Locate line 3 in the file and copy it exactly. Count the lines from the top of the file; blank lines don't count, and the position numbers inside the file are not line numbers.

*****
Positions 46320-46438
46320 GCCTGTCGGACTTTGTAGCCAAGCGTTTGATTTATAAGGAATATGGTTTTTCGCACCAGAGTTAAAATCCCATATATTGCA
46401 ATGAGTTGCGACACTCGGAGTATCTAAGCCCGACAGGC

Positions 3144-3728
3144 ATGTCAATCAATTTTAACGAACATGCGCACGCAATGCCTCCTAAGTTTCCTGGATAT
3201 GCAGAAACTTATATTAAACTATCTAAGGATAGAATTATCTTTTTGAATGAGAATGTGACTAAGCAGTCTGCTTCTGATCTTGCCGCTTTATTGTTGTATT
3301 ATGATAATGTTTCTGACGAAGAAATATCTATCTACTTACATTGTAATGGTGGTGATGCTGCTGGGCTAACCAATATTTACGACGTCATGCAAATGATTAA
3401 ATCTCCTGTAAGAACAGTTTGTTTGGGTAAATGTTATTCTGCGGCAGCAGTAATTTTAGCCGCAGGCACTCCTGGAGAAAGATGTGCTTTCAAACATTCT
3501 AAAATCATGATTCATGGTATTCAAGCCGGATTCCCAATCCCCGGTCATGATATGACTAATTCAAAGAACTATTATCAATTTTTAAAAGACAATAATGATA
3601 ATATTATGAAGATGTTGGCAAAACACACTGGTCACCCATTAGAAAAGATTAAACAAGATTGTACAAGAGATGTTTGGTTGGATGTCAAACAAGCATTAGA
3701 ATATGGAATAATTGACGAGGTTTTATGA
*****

46401 ATGAGTTGCGACACTCGGAGTATCTAAGCCCGACAGGC